NTB: Dale, I was hoping to look a bit into your biography here, too. You have an asteroid named after you, is that right? In 1988, Asteroid 3531 was named Cruickshank by the International Astronomical Union. Is that a good one?

Dr. Cruikshank: It’s a nice honor; it’s certainly not a unique honor. The people who discover the asteroids -- and there are some specialists, some of whom have found hundreds and hundreds of them -- according to the International Astronomical Union, have the privilege of recommending a formal name rather than just a number for an asteroid. So a lot of these folks, some of whom I work with, honor their friends and sometimes their pets, and their favorite rock group with names that originally, when only a few asteroids were known, were named after Greek Gods and other notables and mythological characters. And here we are now, with one named after me, and several other people I work with, in the company of Greek Gods. It’s an ego boost. It’s not by any means a unique honor, as I said, and by the way, there are at least a quarter of a million more asteroids unnamed, so there’s potential for naming a good fraction of a population, an asteroid for each.

NTB: You spent time in the USSR as a National Academy of Sciences scientist. What kinds of work did you do there?

Dr. Cruikshank: That was a long time ago. In the end, on three different visits, I spent a total of about two years there. When I finished my PhD work at the University of Arizona, in the late ‘60s, it was clear that there was a Russian scientist that was working on the same types of problems that I was, and so I applied for this program that the National Academy had as an exchange arrangement with the Soviet Academy of Sciences, and was able to spend a year there in 1968-69, working with the guy who was doing very similar kind of work to mine. At that time, he and my boss back in the US were the only people in the world doing this kind of work because it was pushing the technology of the time to make infrared, spectroscopic measurements, so it was an opportunity to see first-hand what he and his people were doing, to learn from him, to work with him, and establish what turned out to be a life-long friendship and collaboration. So we had many years of collaborating and discussing and mutual visits, and that turned out to be a very positive thing in the development of my career.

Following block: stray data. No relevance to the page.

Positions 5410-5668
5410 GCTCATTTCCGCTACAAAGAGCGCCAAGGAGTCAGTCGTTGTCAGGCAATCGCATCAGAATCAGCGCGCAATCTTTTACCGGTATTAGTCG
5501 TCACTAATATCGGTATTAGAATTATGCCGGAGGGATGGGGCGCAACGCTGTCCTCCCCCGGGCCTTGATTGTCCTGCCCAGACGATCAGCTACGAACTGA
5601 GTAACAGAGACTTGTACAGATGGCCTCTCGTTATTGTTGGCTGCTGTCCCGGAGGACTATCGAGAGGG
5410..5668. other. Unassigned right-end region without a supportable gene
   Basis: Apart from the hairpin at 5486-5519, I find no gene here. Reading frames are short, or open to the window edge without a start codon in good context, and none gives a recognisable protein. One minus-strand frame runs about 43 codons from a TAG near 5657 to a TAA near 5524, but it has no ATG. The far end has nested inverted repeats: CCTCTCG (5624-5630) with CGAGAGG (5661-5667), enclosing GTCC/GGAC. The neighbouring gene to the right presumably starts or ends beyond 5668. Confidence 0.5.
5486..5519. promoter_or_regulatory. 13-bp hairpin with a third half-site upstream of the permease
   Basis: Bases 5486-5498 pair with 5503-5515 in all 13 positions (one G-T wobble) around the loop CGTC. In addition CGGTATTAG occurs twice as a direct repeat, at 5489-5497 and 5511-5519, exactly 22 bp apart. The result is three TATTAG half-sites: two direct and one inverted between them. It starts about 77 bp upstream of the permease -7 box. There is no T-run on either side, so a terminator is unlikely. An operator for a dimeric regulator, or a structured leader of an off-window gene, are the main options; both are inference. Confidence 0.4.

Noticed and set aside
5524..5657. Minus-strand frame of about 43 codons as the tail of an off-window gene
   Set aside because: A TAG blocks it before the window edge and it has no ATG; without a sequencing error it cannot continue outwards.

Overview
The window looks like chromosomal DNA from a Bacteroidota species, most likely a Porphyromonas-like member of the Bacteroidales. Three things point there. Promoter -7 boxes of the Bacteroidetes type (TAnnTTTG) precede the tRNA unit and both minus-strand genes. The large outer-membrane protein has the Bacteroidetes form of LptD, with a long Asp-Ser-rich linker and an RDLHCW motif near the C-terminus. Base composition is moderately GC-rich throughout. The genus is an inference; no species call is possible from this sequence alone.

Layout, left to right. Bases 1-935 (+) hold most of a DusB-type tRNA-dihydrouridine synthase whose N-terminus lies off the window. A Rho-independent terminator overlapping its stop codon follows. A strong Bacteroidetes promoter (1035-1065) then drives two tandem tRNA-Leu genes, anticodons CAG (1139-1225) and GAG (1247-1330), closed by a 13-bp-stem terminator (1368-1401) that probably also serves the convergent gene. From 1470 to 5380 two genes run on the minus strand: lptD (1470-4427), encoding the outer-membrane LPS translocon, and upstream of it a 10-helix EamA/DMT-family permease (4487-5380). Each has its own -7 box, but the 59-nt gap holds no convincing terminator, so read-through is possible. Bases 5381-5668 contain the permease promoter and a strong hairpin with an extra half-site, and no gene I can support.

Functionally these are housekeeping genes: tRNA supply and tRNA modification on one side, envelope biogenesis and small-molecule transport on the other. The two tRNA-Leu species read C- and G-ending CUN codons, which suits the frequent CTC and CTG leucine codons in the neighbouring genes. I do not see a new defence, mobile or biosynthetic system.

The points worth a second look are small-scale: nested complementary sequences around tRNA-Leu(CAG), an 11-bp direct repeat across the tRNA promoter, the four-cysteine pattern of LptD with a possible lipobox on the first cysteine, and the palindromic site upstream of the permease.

NTB: As an astronomer at the Institute for Astronomy, you helped with the development of Mauna Kea, an important observatory site. What role did you play in that development?

Dr. Cruikshank: When I went to the University of Hawaii in the summer of 1970, the decision had already been made to build a telescope on that site, which is at an altitude of about 14,000 feet. It’s a difficult environment to work in, because of the low oxygen and the limited access by a bad road and all that, but nonetheless, the University of Hawaii and NASA had already put a medium-sized telescope up there, and it was just coming into operation in the summer of ’70. So I was one of the first users of that telescope. The conditions to use it were a bit adverse, but I was young and eager, and it was an opportunity unmatched anywhere else. Together, with colleagues who had the similar inclination, we made very good use of that telescope and demonstrated the utility of that particular site, as a world class, maybe the best in the world, site for infrared astronomy from the ground. That’s before we had infrared telescopes in space.

So, on the basis of the work that we did, and the results we got, which were quite unique, other organizations decided to put infrared telescopes up there, too. For example, the United Kingdom put an infrared telescope up that went into operation in ’79. The Canadians and the French teamed up to put a large telescope there that also went into operation in ‘79. And NASA decided to put a dedicated infrared telescope up there as well. It was the third of those three that came into operation in ’79. Since that time, the importance and efficacy of that site have been so well demonstrated and reinforced that the Japanese have a telescope there, the Keck Observatory, with the two largest telescopes in the world, have been established there, and there’s yet another giant telescope and more to come.

So it was the early work that my colleagues and I did at that newly opened site, which was, I repeat, difficult to work at, and still is, because of the altitude, that made it clear that infrared astronomy could best be done there, that infrared astronomy is critical to the understanding of the universe, planets, stars, galaxies, the whole thing, and that that’s a great place to build a telescope. Many countries and many organizations have done so and it remains to this day the premier infrared observatory site in the world.

NTB: Looking at your years of spectroscopy and radiometry experience, what has been the most exciting discovery for you?

Dr. Cruikshank: I think the most exciting discoveries have been the detection of these ices on the objects in the outermost part of the solar system: in particular, Neptune’s largest satellite, Triton, which is an object roughly the size of our moon, but is a long, long way away. We found frozen nitrogen there for the first time. I already mentioned the discovery of frozen methane on Pluto, which was a few years earlier, and eventually nitrogen on Pluto as well.